How Green Are You?

This is a tough question. We’re neither militant nor religious about it, but we truly believe that it is possible to have a better life with a smaller footprint.  We’re most interested in the overall impact of a project, which can be difficult to measure. An energy hogging building that is located in a walkable neighborhood, such as many old buildings, can have a much more positive overall impact than the latest LEED Platinum Building located a thirty minute drive away*. We love green strategies that double as healthy strategies, such as indoor air quality and comfort. We explore the “free” green strategies, such as more efficient floor plans, better solar orientation, optimized glazing rations, and strategic landscaping. On a planning scale we promote reuse of existing buildings, mix-use and infill developments. But sometimes we invite special factors to overrule what the energy model recommends. Those factors could be adjusting to the neighborhood for privacy, connectivity, and openness, or simply honoring the beauty of a specific view. In those moments we are making informed decisions, and recommend compensating with measures such as additional shading or efficient building systems.

We also work with a number of developers that are constrained by various market realities that make it hard to go “all out”. While we work hard on promoting a market that values greener buildings, we are excited when we are asked to participate in a development where  we can “move the needle” a little bit at a time.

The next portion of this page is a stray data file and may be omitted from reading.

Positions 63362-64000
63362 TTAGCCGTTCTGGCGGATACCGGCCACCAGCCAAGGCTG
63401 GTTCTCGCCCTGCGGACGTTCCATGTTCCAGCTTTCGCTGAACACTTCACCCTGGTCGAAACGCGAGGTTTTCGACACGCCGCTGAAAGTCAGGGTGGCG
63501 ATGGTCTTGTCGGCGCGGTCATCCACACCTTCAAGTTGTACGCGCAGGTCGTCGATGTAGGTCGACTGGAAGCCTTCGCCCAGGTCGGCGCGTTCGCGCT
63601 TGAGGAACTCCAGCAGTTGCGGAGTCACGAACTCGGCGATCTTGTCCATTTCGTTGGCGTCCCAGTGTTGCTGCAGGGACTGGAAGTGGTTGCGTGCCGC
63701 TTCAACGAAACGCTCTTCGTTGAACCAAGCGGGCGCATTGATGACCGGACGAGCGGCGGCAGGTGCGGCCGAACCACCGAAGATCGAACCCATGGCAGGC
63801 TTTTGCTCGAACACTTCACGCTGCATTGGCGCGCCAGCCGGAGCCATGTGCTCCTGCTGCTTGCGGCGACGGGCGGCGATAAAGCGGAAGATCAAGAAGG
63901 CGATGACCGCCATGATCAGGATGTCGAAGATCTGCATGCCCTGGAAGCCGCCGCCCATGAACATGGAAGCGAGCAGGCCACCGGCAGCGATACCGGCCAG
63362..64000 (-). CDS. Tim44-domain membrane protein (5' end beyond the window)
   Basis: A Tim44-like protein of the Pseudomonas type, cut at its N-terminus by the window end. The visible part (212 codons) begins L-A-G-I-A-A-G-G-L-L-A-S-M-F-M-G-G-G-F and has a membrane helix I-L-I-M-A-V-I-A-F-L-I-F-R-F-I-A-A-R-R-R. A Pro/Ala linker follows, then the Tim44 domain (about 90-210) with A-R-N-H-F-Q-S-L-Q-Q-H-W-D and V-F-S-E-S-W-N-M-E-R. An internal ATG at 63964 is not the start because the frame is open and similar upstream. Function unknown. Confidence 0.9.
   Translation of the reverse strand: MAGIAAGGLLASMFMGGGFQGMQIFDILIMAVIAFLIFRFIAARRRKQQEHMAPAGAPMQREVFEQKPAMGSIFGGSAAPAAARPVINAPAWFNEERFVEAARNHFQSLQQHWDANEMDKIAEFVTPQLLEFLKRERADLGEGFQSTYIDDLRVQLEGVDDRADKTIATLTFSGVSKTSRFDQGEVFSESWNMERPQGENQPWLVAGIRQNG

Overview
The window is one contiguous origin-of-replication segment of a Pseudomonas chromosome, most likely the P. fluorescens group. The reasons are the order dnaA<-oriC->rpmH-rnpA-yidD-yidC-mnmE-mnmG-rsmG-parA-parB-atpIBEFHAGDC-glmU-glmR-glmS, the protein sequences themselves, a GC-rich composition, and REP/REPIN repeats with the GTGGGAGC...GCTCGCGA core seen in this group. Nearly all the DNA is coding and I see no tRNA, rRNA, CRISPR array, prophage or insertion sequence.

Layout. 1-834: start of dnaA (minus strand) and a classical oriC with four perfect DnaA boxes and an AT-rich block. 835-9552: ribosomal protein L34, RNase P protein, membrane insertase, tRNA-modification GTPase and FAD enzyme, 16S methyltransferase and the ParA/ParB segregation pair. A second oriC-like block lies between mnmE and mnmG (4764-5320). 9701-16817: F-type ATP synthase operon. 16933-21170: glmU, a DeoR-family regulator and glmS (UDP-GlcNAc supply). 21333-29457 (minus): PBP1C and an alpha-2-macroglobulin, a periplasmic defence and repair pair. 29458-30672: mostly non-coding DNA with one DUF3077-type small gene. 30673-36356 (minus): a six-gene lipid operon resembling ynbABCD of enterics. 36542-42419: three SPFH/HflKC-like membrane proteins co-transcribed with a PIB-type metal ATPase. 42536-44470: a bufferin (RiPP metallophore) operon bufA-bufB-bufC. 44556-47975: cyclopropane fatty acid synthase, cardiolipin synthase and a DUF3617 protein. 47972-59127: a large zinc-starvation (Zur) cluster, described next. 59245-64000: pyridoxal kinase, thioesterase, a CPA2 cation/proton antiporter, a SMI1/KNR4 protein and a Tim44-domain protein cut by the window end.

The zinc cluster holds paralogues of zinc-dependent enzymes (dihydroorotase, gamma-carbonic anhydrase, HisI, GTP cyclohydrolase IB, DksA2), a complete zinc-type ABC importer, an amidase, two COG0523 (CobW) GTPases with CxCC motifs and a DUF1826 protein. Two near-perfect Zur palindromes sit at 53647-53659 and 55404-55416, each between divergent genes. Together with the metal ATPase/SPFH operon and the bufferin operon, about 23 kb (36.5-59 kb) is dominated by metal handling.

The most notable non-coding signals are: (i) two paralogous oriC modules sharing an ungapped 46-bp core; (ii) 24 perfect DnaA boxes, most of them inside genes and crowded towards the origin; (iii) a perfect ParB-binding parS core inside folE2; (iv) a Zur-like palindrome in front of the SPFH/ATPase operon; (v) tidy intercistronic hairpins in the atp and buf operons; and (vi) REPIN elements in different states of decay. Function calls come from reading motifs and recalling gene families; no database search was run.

My answer on a more personal note: I love the walkable and transportation supported lifestyle I grew up with in Europe. But I fell in love with the openness of Montana, and the incredible landscapes of the West. I love that my car can get me and my family to those beautiful places. My family hunts and fishes. My everyday life is a hodgepodge of what you may call green and not so green. I walk and bike more than most people around here. We garden, recycle, and buy as local and organic as we can afford. But I’m still fairly dependent on my car, fly a good amount (conferences, family visits, vacations), and we use mind-boggling amount of disposable diapers with our kids.